Before having farms in high-rise buildings, we must take advantage of the nearby space. Well, with a few tens of meters that we can scratch the vertical space is more than enough to start. That yes, the main challenge of the vertical farm is to modify the paradigm of space. This because since humanity began to do agriculture was always in a horizontal way. It will not be easy to change so much inertia. As vertical sowing demonstrates its advantages, it will be adopted, especially in large cities, where space is not left over.

Another paradigm that must overcome vertical agriculture is the use of solar energy by plants. Contrary to what is believed, photosynthesis is quite inefficient, taking advantage of only 3 to 6 percent of all solar energy captured. In addition, with adequate lighting systems the plants do not require to be exposed to natural sunlight, without this implying a decrease in the productivity and the quality of the same.

Objective of vertical agriculture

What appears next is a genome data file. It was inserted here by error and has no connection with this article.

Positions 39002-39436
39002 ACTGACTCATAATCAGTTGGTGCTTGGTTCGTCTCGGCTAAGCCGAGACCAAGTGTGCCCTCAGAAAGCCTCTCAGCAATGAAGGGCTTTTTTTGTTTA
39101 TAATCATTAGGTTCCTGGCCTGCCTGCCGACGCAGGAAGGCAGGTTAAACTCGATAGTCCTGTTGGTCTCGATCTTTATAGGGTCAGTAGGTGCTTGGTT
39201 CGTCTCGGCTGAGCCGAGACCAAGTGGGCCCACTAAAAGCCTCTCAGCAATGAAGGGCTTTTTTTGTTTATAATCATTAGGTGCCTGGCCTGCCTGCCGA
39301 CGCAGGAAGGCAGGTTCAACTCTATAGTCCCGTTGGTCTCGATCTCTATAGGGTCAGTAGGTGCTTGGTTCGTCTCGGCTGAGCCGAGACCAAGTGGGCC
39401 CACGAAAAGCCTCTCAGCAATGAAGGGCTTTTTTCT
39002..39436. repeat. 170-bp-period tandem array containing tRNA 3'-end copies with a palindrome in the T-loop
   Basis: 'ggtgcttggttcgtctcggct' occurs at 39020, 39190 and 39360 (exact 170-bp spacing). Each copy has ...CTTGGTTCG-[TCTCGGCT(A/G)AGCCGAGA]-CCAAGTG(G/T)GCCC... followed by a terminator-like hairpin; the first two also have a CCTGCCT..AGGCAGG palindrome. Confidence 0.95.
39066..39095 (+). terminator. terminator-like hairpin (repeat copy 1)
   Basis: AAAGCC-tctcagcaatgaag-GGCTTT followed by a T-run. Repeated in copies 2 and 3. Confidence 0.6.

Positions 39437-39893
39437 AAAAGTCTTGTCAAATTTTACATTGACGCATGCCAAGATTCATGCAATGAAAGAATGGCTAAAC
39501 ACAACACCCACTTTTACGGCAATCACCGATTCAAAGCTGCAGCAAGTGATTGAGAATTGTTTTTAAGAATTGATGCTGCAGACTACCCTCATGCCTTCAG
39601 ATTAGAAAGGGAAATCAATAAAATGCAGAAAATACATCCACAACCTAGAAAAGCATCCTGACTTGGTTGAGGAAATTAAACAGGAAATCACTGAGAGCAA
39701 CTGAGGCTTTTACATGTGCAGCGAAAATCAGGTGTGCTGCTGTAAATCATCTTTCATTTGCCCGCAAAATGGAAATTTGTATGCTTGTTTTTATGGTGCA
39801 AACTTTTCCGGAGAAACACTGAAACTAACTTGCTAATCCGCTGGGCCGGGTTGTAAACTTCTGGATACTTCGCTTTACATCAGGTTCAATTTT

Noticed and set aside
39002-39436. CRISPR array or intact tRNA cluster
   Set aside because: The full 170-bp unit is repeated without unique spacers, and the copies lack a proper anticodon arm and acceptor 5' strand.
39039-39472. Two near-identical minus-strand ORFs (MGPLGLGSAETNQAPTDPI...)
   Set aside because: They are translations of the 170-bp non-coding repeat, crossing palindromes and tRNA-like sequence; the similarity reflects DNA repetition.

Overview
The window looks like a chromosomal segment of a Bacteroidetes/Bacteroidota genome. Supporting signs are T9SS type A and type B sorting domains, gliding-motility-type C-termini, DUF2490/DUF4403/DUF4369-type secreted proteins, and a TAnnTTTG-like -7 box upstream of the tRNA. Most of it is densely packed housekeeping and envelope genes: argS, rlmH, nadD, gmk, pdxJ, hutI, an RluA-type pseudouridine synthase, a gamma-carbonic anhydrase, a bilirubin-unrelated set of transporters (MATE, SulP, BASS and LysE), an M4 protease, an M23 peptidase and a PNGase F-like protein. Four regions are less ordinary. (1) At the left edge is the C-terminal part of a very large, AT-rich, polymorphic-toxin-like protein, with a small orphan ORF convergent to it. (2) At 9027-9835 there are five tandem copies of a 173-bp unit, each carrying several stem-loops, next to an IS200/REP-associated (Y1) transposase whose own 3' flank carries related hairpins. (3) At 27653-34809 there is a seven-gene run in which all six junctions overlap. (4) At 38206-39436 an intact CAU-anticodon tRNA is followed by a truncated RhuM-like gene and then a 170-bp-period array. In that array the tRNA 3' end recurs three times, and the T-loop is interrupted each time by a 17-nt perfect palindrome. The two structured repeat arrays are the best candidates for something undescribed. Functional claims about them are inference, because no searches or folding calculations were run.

It is estimated that by 2050 we will be approximately 9,100 million inhabitants on our planet. This will take us to face the biggest challenge we have ever had: produce food for everyone. The problem is that arable land cannot be increased at the rate that the population increases. And if it were done we would have to forget forests, jungles and other ecosystems, which is already happening.

The solution will not reside in a single production system, and the increase in yields will be vital. But if this does not become sufficient, and at the rate that we are going, it seems that it will not be, then we have to seriously consider a complete efficiency in the use of resources. Of these, the only one that is still wasted is the space upwards, where there is a place to produce food.